How is the setting of "A Clean, Well-Lighted Place" related to its theme?

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This story is set in a cafe late at night—or, more specifically, at a little after two o'clock in the morning. An old man sits at a table in the otherwise empty terrace of the cafe "in the shadow the leaves of the tree [make] against the electric light." For the old man who is alone and suicidal, the cafe terrace represents (as the title of the story suggests) a clean, well-lighted, and pleasant place to sit and drink.

The predominant themes of the story are loneliness and despair, as well as the absence of meaning and purpose which often goes hand-in-hand with them. The old man who sits at the table is lonely and—as indicated by his reported suicide attempts—despairing: without hope. The older of the two waiters is likewise lonely and (although not to the same degree) also seemingly without much hope.

The setting of the cafe reflects the loneliness of these characters in part because, except for the old man and the waiters, it is empty. This impression of emptiness and loneliness is also compounded by the time of day. Two o'clock in the morning is a very quiet, lonely time. Everybody else has gone home, and nobody else (except for the passing soldier and the girl) is awake yet.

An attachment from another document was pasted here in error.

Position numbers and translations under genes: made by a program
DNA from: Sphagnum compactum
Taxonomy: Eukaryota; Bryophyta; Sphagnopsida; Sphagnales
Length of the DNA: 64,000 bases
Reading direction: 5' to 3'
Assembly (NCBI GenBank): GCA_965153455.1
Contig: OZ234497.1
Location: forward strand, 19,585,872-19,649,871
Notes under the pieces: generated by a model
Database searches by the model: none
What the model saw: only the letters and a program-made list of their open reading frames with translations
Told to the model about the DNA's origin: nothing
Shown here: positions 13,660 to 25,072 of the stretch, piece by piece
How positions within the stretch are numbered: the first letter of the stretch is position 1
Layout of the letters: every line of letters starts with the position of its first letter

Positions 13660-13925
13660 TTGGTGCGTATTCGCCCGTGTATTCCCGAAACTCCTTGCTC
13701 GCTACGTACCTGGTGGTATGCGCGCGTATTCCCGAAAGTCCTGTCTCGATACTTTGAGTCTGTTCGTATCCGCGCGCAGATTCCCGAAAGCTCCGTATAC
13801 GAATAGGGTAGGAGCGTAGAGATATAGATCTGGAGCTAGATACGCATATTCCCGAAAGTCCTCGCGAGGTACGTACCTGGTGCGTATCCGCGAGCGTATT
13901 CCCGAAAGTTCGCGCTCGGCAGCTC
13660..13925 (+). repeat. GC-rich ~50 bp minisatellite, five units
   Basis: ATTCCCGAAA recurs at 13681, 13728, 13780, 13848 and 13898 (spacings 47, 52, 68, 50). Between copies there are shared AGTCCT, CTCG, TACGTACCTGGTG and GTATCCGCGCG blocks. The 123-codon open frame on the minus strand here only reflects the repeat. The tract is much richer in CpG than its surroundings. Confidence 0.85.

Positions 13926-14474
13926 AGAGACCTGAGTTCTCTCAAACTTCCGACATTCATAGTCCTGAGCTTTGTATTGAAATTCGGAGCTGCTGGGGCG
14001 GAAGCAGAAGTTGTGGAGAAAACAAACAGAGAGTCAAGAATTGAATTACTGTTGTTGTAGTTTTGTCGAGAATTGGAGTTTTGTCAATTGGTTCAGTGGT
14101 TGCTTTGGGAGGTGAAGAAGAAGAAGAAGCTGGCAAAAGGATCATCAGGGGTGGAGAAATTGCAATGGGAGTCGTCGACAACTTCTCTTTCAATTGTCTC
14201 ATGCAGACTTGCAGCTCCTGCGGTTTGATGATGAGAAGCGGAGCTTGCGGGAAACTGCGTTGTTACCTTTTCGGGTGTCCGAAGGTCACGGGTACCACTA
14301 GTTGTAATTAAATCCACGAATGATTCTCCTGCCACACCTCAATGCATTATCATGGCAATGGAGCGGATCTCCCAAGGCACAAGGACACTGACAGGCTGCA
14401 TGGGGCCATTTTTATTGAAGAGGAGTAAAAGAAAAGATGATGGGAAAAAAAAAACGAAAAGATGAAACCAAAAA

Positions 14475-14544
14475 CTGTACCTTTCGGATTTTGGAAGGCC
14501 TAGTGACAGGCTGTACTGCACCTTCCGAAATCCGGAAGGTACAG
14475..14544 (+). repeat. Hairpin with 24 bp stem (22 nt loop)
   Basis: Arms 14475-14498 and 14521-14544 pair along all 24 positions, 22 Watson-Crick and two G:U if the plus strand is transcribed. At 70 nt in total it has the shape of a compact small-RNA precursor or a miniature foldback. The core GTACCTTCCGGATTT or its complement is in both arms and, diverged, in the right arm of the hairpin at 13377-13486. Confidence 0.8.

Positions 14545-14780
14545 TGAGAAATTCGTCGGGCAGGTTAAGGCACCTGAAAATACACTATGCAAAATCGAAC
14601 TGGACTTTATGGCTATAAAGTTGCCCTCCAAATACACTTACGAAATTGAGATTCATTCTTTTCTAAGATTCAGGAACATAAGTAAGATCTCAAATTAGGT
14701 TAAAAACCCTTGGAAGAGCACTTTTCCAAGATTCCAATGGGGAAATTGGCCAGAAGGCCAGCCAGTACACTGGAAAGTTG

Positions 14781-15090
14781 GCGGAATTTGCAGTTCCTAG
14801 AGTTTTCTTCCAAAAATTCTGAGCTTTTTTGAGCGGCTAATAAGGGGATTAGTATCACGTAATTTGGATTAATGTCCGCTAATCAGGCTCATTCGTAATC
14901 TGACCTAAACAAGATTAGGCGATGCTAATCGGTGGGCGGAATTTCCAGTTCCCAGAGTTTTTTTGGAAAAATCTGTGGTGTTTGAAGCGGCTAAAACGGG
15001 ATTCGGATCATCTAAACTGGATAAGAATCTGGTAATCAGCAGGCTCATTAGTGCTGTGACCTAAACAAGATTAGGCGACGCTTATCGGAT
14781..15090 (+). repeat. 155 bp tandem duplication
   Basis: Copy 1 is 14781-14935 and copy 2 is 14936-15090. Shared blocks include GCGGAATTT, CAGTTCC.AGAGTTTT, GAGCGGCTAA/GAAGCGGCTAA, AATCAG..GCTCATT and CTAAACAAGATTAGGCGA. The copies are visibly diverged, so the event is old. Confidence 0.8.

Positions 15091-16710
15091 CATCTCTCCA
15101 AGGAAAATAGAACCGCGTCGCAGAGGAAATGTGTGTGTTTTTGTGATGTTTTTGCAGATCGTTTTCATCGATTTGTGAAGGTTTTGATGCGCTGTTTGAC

The light in the cafe is also an important aspect of the setting and is described often throughout the story. The light symbolizes a source of solace. Indeed, the older of the two waiters says that he likes to stay late at the cafe to be with "all those who need a light for the night." The light is a the solace that the lonely characters rely on to subdue their despair.

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Like the old man who craves a well-lighted bar at which to drink, the older waiter of "A Clean, Well-Lighted Place" by Ernest Hemingway, desires to keep the care open, providing a light.  In fact, after the cafe closes, seeks another lighted place, for anywhere that is lighted is preferable to the darkness of aloneness and "nada."

Thus, the setting of Hemingway's story is essential to the theme of the nothingness (nada) of life where the lack of spiritual faith leaves an empty promise, something to be endured while it lasts (the lighted place) because nothing more awaits before it ends.  Indeed, this story's setting is most relevant to Hemingway's motif of nihilism, the "nada."

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